I was pretty disappointed with the writing in this story (yes, okay already! Your readers get it, you know how to use big words, metaphors, alliteration, etc; all the literary techniques packed in there just came off to me as attempts to be too clever and distracted me from the plot) and found it extremely difficult to relate to the characters because they all expressed themselves the same way - just with stereotyped token words and phrases thrown in to distinguish them. (All characters from the South call everyone "sugar" and all Black characters neglect conjugated verbs, making me conjure up a Jamaican accent as I read; I kept having to stop and remind myself that that wasn't right. While the characters ranged from old to young and were priests and parishioners, prostitutes and pimps, politicians and the homeless, all of them used SAT vocabulary in their speech, and the contexts often made it all feel very incongruous. For example, an African American high school drop out living on the streets is described as speaking Ebonics, and then properly uses the word "incorrigible.") The characters all acted middle-aged. I'm 33 (the same age as the heroine), and I felt like I was reading about a 45-year-old. Maybe that's whom this book is written for. What person my age calls everyone "sugar," uses the phrase "darn tootin'," has been divorced three times, and has a history as a stripper but now owns and runs a successful bookstore? And then there's the priest, whom I thought was 40/50 based on his speech, but then he turns out to be 35. He is supposedly super street-savvy and really in touch with the hookers and the drug dealers. Now imagine such a person relating to a homeless inner-city adolescent saying stuff like this, "Why do I get the idea that my ill-timed and bloody demise brought you immense glee?"It all felt like such a stretch to me. In the author's defense, this was written a little over a decade ago, so maybe it's just dated.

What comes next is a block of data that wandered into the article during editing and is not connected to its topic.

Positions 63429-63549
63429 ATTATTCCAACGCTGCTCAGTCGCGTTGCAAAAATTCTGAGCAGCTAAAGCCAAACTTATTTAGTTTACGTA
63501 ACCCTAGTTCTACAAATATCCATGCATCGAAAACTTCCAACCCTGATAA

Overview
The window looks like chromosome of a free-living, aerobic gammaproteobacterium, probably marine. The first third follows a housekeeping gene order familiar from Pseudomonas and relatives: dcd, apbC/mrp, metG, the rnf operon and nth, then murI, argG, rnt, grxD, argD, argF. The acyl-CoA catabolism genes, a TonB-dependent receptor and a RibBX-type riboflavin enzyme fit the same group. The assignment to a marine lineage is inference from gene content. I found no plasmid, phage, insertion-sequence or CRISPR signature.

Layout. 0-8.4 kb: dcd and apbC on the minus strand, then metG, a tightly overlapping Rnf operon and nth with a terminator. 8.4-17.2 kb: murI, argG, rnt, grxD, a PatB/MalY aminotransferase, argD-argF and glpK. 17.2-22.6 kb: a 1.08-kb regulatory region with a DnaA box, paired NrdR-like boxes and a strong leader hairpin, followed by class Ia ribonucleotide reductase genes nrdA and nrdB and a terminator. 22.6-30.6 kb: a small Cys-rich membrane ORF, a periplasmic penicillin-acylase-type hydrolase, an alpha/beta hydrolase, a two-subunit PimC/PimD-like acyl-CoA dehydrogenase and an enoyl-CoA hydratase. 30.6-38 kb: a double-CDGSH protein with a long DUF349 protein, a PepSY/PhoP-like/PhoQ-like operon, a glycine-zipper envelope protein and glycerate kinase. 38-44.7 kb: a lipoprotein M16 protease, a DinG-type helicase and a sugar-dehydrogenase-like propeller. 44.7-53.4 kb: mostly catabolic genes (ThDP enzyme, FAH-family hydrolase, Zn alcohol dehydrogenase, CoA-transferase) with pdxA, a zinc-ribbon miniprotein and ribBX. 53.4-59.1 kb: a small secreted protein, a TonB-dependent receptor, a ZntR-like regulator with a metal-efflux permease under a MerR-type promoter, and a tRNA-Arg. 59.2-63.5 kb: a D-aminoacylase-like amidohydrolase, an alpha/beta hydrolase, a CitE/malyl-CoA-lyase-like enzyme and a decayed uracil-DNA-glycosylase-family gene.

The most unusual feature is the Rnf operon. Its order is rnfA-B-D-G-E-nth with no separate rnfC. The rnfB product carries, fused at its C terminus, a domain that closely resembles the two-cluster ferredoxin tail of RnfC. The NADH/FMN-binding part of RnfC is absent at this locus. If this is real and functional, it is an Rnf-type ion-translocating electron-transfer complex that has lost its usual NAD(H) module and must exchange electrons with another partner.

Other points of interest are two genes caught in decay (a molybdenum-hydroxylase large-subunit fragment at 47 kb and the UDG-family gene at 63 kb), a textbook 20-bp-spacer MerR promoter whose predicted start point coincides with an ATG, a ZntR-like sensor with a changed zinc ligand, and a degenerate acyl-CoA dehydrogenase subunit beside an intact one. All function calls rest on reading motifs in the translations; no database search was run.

Then there was the sexual tension. I had a hard time understanding the protagonists' mutual attraction. I guess I just never felt it. (SPOILER: When they finally "hooked up," it seemed like it should have been something wrought with internal conflict that happened unplanned because of the heat of the moment when their love and passion exploded unexpectedly. Instead, the priest plans for days to have sex with her, praying about it and buying condoms for the occasion and driving to her house just for that, telling her to be ready for it when he arrives. What?! To me it seemed superficial, hedonistic without being loving, and totally the opposite of what a sincere clergyman would do.)

Anyway, I did not enjoy the book and couldn't wait for it to end. I did finish it, hopeful the ending would feel satisfying. Nope. I won't read any more by this author. However, if you're in (or past) your 40s and have read other books by this author that you've enjoyed, go ahead and give it a try. Apparently I'm in the minority, as other reviews of this book have been very positive.
Sennnel
I enjoy reading Laurie Breton's books.
You knew from the beginning the end.